Pallone Touts Aid for Marina Repairs and Warns of Sequester Impact

Yesterday, Rep. Frank Pallone Jr., (D-6) announced $14.5 million in federal funding for Atlantic Highlands Harbor to repair marina piers damaged during Hurricane Sandy. The congressman told NJ Today Senior Correspondent Desirée Taylor that damage to the piers, the docks and adjoining areas was severe. He also said that cutbacks as a result of the sequester would be felt in New Jersey slowly but surely.

The federal funding for the marina repairs comes from the Sandy relief aid, said Pallone. The Atlantic Highlands is where commuter ferries travel to Manhattan, but marinas in other parts of the state were also badly hit, Pallone said.


“I think it was one of the worse but certainly I saw it my district in Perth Amboy, Leonardo, Keyport and up and down the bayshore area that I represent.”

When the subject turned to sequestration, Pallone said federal budget cuts are starting to have an impact on the state, most acutely in the area of air travel.

“Some of the smaller airports won’t even have air traffic controllers and the pilots will have to come in on their own,” he gave as an example. But that’s not all, he said cutbacks in airport security personnel will add to delays.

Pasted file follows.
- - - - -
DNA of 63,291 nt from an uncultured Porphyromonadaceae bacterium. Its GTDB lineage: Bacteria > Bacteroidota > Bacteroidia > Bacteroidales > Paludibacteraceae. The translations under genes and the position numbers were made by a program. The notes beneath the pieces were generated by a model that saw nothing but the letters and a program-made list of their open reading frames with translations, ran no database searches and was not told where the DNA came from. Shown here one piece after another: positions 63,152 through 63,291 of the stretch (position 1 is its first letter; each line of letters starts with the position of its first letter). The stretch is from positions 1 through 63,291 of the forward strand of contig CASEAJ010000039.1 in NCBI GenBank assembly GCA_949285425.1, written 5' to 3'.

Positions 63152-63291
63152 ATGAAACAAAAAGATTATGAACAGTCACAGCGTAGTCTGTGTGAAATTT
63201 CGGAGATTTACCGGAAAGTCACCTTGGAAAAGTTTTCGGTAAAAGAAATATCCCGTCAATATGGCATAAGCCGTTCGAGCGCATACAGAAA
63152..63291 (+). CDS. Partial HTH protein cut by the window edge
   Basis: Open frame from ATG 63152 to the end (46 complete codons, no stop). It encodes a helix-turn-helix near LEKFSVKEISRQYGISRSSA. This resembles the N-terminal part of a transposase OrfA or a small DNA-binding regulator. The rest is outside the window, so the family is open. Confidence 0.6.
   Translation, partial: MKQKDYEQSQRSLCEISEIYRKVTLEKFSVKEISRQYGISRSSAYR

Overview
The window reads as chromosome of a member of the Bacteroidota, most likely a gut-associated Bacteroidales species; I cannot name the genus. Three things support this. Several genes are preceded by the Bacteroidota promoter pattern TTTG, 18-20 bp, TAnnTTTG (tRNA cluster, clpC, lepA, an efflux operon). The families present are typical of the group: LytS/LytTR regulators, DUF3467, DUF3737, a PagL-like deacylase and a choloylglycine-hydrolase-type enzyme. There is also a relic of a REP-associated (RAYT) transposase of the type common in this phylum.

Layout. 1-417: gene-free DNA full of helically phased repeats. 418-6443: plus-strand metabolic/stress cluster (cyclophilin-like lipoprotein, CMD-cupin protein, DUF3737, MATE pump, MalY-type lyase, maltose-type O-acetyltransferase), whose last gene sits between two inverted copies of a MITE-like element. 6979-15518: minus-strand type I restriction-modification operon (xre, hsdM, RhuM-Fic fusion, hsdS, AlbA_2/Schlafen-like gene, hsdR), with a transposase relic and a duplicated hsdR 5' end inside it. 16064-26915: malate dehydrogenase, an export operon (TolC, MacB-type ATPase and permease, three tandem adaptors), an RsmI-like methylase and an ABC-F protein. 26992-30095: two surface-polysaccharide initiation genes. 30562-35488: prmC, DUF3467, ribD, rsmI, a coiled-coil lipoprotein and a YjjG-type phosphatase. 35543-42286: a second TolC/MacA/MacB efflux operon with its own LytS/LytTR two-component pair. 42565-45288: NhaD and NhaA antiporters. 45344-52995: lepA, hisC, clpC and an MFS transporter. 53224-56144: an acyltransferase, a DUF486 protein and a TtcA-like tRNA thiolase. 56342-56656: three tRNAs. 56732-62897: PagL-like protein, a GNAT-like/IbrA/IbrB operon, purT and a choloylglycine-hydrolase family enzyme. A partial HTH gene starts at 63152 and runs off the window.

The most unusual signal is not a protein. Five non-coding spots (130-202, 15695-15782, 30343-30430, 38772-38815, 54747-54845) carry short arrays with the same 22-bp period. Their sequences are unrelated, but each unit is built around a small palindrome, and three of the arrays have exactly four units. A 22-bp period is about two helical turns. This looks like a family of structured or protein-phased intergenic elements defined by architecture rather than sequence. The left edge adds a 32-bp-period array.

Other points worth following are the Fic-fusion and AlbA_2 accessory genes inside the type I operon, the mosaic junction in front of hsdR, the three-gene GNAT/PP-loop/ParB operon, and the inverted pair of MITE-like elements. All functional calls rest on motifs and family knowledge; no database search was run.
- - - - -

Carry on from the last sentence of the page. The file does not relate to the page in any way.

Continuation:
“There will be delays in customs because of the cutbacks when you come back from overseas, and Newark already has significant problems with delays.”

Other areas where cuts will have a significant effect will be in the area of autism treatment and research, according to Pallone, who was at the Rutgers’ Douglass Developmental Disabilities Center for World Autism Awareness Day.

“There’s about a $20 million cut this year which will get more severe as time goes on and that pays for the educational programs that that autism center where kids go there to learn life skills, group homes where they live, research for autism,” he explained.

Pallone listed other affected areas including transportation, both mass transit and highways, health research and funding for Pell grants.

“I mean the list goes on and on. Now a lot of this is going to be gradual but it’s going to have an impact on the economy,” he said.

According to Pallone, the cuts come at a time when the economy is just starting to grow. Rather than encouraging that growth, Pallone said the federal government is making across the board cuts that are detrimental.

“That’s the biggest problem with the sequester is that you’ll cut a program like autism where the autism prevalence is increasing. At the same time, you may keep a program that is not necessary,” he said. “Rather than getting rid of the bad and increasing funding for the good, you just have across the board cuts in everything which makes no sense.”